A Book of Mathematical Problems on Subjects Included in the Cambridge Course

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Macmillan, 1867 - Mathematics - 344 pages
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Page 1 - If a straight line be bisected, and produced to any point; the rectangle contained by the whole line thus produced, and the part of it produced, together with the square...
Page vi - ... the order of the Text-Books in general use in the University of Cambridge has been followed, and to some extent the questions have been arranged in order of difficulty. The collection will be found to be unusually copious in problems in the...
Page 249 - E, act along the sides of a triangle, ABC, and their resultant passes through the centres of the inscribed and circumscribed circles : prove that P _ Q _ R cos B — cos C ~~ cos C — cos A cos A — cos B ("Wolstenholme's Book of Mathematical Problems).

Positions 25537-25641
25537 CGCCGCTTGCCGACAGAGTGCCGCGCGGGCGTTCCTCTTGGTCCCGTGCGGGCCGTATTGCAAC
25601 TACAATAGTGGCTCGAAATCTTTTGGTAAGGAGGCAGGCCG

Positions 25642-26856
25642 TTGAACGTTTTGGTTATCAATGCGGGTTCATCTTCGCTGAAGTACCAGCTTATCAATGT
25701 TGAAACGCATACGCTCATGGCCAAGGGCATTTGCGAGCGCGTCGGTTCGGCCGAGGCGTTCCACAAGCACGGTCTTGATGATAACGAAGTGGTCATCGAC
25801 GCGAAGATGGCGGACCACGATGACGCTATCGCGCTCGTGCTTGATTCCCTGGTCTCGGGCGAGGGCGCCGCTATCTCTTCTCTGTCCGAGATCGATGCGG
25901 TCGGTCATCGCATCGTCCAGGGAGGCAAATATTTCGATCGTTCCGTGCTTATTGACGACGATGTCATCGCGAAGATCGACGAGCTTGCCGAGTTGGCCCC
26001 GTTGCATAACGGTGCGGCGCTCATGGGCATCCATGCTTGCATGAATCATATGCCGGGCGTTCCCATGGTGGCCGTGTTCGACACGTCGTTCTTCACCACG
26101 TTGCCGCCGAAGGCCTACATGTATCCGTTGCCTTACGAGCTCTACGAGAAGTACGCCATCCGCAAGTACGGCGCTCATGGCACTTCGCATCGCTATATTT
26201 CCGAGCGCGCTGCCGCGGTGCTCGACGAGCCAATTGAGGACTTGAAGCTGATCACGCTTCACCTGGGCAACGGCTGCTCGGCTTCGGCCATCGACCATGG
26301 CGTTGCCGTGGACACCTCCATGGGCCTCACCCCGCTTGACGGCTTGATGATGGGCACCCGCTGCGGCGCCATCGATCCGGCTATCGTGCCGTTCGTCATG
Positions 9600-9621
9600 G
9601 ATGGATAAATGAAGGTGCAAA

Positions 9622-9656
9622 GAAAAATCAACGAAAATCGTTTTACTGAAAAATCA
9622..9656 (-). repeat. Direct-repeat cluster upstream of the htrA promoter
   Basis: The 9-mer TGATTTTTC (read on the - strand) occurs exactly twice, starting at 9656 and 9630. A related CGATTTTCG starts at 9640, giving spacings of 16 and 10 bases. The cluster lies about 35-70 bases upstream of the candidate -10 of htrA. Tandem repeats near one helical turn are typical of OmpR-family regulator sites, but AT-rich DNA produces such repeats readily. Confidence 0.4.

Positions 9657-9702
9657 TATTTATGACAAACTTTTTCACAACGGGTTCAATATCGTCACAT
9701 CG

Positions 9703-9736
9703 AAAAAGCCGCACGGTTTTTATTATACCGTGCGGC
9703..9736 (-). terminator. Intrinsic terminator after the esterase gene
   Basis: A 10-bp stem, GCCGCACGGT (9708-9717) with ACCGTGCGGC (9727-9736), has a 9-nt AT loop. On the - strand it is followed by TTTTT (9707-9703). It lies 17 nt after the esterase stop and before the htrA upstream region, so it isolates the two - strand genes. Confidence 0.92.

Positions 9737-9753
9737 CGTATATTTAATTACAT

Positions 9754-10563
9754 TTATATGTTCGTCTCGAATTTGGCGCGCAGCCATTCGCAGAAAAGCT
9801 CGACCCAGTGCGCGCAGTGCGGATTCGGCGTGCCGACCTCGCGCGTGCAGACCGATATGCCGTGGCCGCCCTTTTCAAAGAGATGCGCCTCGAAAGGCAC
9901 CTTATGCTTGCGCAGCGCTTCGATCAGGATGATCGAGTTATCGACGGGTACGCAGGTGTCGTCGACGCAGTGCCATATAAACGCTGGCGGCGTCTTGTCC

Page 258 - Q of similar material, resting on a double inclined plane, are connected by a fine string passing over the common vertex, and Q is on the point of motion down the plane. Prove that the...
Page iii - Trace Science then, with Modesty thy guide; First strip off all her equipage of Pride, Deduct what is but Vanity, or Dress, Or Learning's Luxury, or Idleness; Or tricks to shew the stretch of human brain, Mere curious pleasure, or ingenious pain; Expunge the whole, or lop th...
Page 54 - T' formulae. 2 sin A . cos B = sin (A + B) + sin (A -B), ' 2 cos A . sin B = sin (A + B) — sin (A - B), h 1v.
Page 255 - A uniform rod of length c rests with one end on a smooth elliptic arc whose major axis is horizontal and with the other on a smooth vertical plane at a distance h from the centre of the ellipse ; the ellipse and the rod being in a vertical plane.
Page 60 - A cos 6 = cos a cos c + sin a sin c cos B cos c = cos a cos 6 + sin a sin 6 cos C Law of Cosines for Angles cos A = — cos B...

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